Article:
Alex Bicks


I played Papers, Please and the Walking Dead, and although the two diverge in structure pretty quickly, they do have a few similarities. First, both games place significant emphasis on single instances of binary decision-making, some of which are more impactful and have lasting consequences on the rest of the game, and others that may not be profound as isolated incidents yet still force the player to question themselves. Another major factor that the two games share is presenting information or objects of varying levels of significance that the player must parse through carefully in order to advance.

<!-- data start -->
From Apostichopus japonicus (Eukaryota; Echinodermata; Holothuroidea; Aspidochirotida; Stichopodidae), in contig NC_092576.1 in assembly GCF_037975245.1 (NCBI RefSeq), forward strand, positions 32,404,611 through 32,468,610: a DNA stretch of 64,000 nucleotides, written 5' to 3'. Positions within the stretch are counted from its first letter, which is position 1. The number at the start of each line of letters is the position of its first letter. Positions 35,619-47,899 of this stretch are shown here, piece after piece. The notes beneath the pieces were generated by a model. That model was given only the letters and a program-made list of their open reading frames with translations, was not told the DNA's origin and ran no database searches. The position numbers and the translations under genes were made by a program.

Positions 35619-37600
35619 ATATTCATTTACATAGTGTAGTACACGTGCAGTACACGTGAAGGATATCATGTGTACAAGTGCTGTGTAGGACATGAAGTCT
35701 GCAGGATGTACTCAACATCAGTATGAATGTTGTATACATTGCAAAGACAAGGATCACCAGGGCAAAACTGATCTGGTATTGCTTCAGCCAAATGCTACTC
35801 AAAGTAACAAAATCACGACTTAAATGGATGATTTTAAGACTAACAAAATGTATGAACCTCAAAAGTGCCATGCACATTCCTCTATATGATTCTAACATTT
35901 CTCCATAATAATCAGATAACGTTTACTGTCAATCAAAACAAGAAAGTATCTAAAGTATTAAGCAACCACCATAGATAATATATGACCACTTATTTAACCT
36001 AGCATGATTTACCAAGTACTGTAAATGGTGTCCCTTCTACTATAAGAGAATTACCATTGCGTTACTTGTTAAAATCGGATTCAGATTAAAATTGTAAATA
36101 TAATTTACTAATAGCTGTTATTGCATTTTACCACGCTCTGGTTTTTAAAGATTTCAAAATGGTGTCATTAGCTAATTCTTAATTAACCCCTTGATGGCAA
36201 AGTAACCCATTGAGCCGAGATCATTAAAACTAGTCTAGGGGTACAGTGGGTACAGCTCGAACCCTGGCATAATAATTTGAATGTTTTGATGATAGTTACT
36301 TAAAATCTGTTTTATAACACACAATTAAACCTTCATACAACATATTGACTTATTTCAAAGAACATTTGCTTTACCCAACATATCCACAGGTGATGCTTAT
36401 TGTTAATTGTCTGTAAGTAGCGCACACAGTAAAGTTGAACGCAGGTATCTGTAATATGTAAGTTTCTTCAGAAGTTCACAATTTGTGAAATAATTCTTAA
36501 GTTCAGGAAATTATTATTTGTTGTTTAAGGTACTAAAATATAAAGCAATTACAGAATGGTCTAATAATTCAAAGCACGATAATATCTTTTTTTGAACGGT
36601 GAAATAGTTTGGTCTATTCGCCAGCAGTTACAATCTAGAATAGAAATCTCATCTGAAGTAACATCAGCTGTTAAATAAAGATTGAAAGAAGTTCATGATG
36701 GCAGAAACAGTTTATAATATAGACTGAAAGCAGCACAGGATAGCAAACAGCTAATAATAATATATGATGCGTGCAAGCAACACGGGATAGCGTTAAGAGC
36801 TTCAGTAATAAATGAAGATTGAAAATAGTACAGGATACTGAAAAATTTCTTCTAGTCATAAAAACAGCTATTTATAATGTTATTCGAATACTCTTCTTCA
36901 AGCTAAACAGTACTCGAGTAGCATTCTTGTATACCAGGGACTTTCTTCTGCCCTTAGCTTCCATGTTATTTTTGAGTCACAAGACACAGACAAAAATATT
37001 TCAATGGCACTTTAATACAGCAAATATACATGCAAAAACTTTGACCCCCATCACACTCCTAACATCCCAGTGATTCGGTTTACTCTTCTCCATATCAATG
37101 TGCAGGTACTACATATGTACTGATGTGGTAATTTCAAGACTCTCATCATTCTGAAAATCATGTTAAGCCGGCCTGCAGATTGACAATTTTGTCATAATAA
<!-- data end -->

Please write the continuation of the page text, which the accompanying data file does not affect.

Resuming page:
1a. Papers, Please ultimately tasks the player with making a relatively simple decision over and over again; to allow or deny entry into the game’s country as a customs agent. The game presents additional information about potential entrants as it progresses, forcing the player to decide both what is relevant and what is not, and from that information, whether or not to allow the person entry. It’s a test of one’s ability to come to an informed decision, but also an exercise in confidence; although the game does sometimes give you warnings, one false diagnosis could result in a terrorist attack, and a subsequent game over. The game adds a layer of depth using this one-life mentality, and adds a lot of pressure to an otherwise yes-or-no question. Although the narrative provides some purpose to the player at the outset of the game, I didn’t think much of it as the game became an increasingly difficult mini-game rather than a linear storyline. That being said, I do think the narrative fits the core gameplay mechanic well, and the dialogue within the mini game itself supports the narrative in the form of witty one-liners from both players and potential border entrants.